A total of 30 responses were received, 27 of which appear in the report, resulting in roughly a third of the current estimated number of existing NRIs being represented here. One response was omitted because the acronym NRI had been misunderstood as “Networked Readiness Index” and did not appear to be relevant to the purpose of this volume. In the case of two initiatives, the Mauritius IGF and Cameroon IGF, two responses were submitted by different people. In the former case, it was possible to contact the authors who agreed on a single testimony; this however was not possible in the latter case, as one response had been submitted anonymously and could therefore not be included. The responses submitted by each NRI vary in length and detail, highlighting differences in organisation, engagement and perspectives among NRIs. These testimonies, contributed by both official and unofficial initiatives, offer insight into the reality of local internet governance, its challenges and outcomes, and it is interesting to contrast them against the principles which inspire their activity.
NRI founding stories and development
The circumstances of the origin of each initiative vary significantly. The earliest initiatives often emerged out of pre-existing initiatives. Often they have been established with the support of civil society organisations and international or regional institutions engaged in internet governance or of actors that deal directly with technical matters like top-level domain name and number management and internet service provision. Others, interestingly, were inspired by the activities of their regional NRIs, started after 2008, or by other national IGFs in their region, or were created after having hosted a global IGF or other internet-related events or initiatives. Governments were present in the foundation of some NRIs, but were most often accompanied by other stakeholder groups.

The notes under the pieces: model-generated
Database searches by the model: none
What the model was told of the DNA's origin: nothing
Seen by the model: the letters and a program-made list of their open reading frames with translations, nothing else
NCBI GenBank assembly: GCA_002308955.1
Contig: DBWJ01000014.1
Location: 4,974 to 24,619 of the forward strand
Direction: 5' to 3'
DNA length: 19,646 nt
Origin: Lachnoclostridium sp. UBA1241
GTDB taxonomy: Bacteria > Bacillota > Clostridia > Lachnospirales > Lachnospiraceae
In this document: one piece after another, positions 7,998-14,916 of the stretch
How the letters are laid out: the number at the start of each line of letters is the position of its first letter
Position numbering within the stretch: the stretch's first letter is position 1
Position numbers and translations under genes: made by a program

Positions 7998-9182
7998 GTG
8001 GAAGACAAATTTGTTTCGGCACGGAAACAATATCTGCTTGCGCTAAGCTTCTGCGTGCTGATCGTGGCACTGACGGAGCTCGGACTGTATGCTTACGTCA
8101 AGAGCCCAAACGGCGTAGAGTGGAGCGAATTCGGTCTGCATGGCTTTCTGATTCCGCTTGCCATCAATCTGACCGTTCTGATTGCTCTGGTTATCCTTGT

Despite the diversity in their origins, the objectives and agenda of each NRI do not vary substantially. Themes that recurred most often in the survey responses were privacy and data protection, cybersecurity, the sharing economy – topics that will be included in the NRI session at the 2017 global IGF, highlighting the continuity from NRIs to the global meeting. Most of the topics addressed by NRIs involve the policy level of internet governance; with the exception of exchange points and questions related to telecommunications infrastructure, NRIs deal only marginally with technical matters, and their area of interest can be broadly framed within the realm of human rights and economic development.
NRI outreach and internal governance
The main difficulties in the development of the NRIs reported in the questionnaires are related to the novelty and informality of their organisational structure, which are often perceived as obstacles in the pursuit of recognition and legitimacy in their respective contexts. Despite some dramatic cases, like the withdrawal of funding experienced in one case, funding instability and difficulties in involving all stakeholder groups seem to progressively be resolved through sustained engagement with the community, which also ensures attendance and participation in the annual local forums. Although the formalisation of the secretariats and working groups and the development of set organisational structures and mechanisms has been a contentious process in the development of NRIs – sometimes leading to takeovers or to the capturing of funds by one stakeholder group – the majority of the survey responses gathered depicted it as a way to stabilise the functioning of NRIs, which are often run on a solely voluntary basis. The development of a local ecosystem of internet governance involving the various actors in a community, in order to acquire relevance and recognition, seems to be the ambition of the majority of NRIs.